Using a sharp knife, halve the white part of the leek lengthwise and rinse well under cold running water to rid the leek of any sand. Slice thinly crosswise and set aside.

In a large soup pot over medium heat, melt the butter and add the bacon. Cook for 5 to 6 minutes, stirring occasionally, until the bacon is very soft and has rendered most of its fat. Add the chopped leeks and cook until wilted, about 5 minutes. Add the wine and bring to a boil. Add the reserved bouquet garni,chicken stock, potatoes, salt andwhite pepper, and bring to a boil. 

Reduce the heat to a simmer and cook for 30 minutes, or until the potatoes are falling apart and the soup is very flavorful.

Remove thebouquet garni and, working in batches, puree the soup in afood processor or blender. (Alternately, if you own animmersion blender, puree the soup directly in the pot.) Stir in the creme fraiche and adjust the seasoning, if necessary. Serve immediately, with some of the snippedchives sprinkled over the top of each bowl of soup. 

Lyonnaise Potatoes


¼ cup olive oil

2 pounds Idaho potatoes, peeled and sliced 1/4 inch thick

Salt and freshly ground white pepper

4 tablespoons (1/2 stick) butter, cut into pieces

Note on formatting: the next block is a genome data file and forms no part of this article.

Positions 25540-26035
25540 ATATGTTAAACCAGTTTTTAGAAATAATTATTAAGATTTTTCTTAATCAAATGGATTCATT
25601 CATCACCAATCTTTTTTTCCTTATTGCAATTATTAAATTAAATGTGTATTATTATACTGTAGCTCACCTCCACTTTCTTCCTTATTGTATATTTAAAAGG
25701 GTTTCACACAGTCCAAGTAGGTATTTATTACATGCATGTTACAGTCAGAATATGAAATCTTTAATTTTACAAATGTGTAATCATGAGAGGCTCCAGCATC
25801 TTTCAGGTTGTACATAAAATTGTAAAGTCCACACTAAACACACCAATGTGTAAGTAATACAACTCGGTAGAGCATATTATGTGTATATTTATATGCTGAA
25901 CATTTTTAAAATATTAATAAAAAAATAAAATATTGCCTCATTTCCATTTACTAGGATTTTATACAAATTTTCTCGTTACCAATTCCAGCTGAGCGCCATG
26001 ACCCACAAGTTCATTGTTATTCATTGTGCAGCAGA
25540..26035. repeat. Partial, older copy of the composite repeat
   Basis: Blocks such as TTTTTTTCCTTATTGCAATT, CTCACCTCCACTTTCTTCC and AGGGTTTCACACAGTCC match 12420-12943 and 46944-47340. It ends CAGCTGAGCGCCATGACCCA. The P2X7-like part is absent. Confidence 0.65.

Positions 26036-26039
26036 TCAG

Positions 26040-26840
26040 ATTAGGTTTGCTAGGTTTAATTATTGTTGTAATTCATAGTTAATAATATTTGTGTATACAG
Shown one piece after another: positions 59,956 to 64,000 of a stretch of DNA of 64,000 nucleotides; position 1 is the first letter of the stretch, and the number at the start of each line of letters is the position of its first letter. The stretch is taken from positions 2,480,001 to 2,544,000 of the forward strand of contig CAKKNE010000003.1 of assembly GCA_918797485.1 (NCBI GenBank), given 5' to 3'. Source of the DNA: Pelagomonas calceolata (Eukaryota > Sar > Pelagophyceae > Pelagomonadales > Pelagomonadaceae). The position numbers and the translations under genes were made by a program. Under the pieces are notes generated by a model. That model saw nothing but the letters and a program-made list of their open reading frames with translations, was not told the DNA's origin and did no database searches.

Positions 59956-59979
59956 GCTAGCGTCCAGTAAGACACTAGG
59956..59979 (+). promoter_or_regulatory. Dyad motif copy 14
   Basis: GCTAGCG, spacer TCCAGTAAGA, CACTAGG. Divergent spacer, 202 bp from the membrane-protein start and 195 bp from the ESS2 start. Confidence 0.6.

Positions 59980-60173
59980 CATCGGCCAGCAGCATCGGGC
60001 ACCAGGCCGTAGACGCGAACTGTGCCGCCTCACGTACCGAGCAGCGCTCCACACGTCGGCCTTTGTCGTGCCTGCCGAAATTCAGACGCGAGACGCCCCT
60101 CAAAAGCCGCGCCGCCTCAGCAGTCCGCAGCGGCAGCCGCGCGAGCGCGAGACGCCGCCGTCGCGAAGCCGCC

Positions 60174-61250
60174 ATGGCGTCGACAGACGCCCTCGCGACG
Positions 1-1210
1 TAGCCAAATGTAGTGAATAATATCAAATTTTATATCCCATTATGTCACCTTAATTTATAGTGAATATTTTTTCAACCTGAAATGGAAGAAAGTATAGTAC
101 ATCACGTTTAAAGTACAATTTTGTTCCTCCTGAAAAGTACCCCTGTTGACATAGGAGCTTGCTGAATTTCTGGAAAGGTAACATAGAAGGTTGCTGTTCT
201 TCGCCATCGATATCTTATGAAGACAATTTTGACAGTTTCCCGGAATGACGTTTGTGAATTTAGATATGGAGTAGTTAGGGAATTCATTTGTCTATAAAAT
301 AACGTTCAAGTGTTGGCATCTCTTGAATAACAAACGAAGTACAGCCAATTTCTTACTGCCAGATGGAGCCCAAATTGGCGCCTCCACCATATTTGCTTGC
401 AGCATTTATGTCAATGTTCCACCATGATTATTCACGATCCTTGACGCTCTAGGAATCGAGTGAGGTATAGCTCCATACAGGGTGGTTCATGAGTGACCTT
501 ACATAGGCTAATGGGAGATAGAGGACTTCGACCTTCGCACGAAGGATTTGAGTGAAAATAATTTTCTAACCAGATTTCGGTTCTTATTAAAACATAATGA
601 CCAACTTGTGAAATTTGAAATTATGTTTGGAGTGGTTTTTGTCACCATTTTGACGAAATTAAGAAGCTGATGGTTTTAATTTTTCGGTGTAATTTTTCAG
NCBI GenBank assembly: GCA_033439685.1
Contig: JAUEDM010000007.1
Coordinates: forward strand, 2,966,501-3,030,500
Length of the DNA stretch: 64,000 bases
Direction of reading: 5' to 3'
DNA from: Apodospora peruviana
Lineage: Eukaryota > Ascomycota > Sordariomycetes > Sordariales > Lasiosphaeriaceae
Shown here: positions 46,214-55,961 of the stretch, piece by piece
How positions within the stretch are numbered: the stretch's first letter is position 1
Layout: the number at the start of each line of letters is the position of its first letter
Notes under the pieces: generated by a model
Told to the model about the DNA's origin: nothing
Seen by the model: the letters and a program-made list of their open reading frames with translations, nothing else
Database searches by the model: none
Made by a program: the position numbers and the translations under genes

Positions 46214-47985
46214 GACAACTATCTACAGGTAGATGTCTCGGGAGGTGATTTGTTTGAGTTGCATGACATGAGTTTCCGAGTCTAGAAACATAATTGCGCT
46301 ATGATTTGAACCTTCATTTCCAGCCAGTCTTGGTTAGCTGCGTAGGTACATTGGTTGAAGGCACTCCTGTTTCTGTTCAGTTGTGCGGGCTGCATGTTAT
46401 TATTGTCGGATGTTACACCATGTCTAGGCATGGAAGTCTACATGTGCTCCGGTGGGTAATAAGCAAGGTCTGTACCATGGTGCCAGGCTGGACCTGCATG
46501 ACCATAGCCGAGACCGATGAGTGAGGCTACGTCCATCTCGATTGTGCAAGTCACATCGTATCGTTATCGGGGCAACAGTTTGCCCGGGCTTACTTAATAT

3 onions, julienned

2 tablespoons chopped garlic

1 tablespoon finely chopped fresh parsley leaves, for garnish

Heat oil in a large skillet (we find that a non-stick skillet works the best) over medium-low heat. 

Once hot, cover bottom of pan with half the potatoes. Season with salt and pepper. Dot with half the butter and repeat so all the potatoes and butter are used. Cook until potatoes begin to brown on the bottom, 10 to 15 minutes. Add onions and season with salt and pepper. Cook, stirring, until onions and potatoes are cooked through, 8 to 10 minutes. Add garlic and cook until fragrant, about 1 minute. Toss together. Add the parsley and serve immediately. 


Yukon Gold Rustic Mashed Potatoes


1 lb Yukon gold potatoes, cleaned

5 large whole garlic cloves

1 cup half & half

4 tablespoons butter

hot sauce & salt

Cover the potatoes with water in a large pot. Add the garlic cloves and bring to a boil. Reduce to a simmer and cook until the potatoes are fork tender, about 20 minutes. Drain the potatoes and garlic in a colander. Put them back in the pot. Add the half and half and butter and mash until your desired texture. Season with hot sauce and salt and serve immediately.


Al Spoler, well known to WYPR listeners as the wine-loving co-host of "Cellar Notes" has had a long-standing parallel interest in cooking as well. Al has said, the moment he started getting serious about Sunday night dinners was the same moment he started getting serious about wine. Over the years, he has benefited greatly from being a member of the Cork and Fork Society of Baltimore, a gentlemen's dining club that serves black tie meals cooked by the members themselves who are some of Baltimore's most accomplished amateur cooks.
Executive Chef Jerry Pellegrino of Corks restaurant is fascinated by food and wine, and the way they work in harmony on the palate. His understanding of the two goes all the way to the molecular level, drawing on his advanced education in molecular biology. His cuisine is simple and surprising, pairing unexpected ingredients together to work with Corks' extensive wine offerings.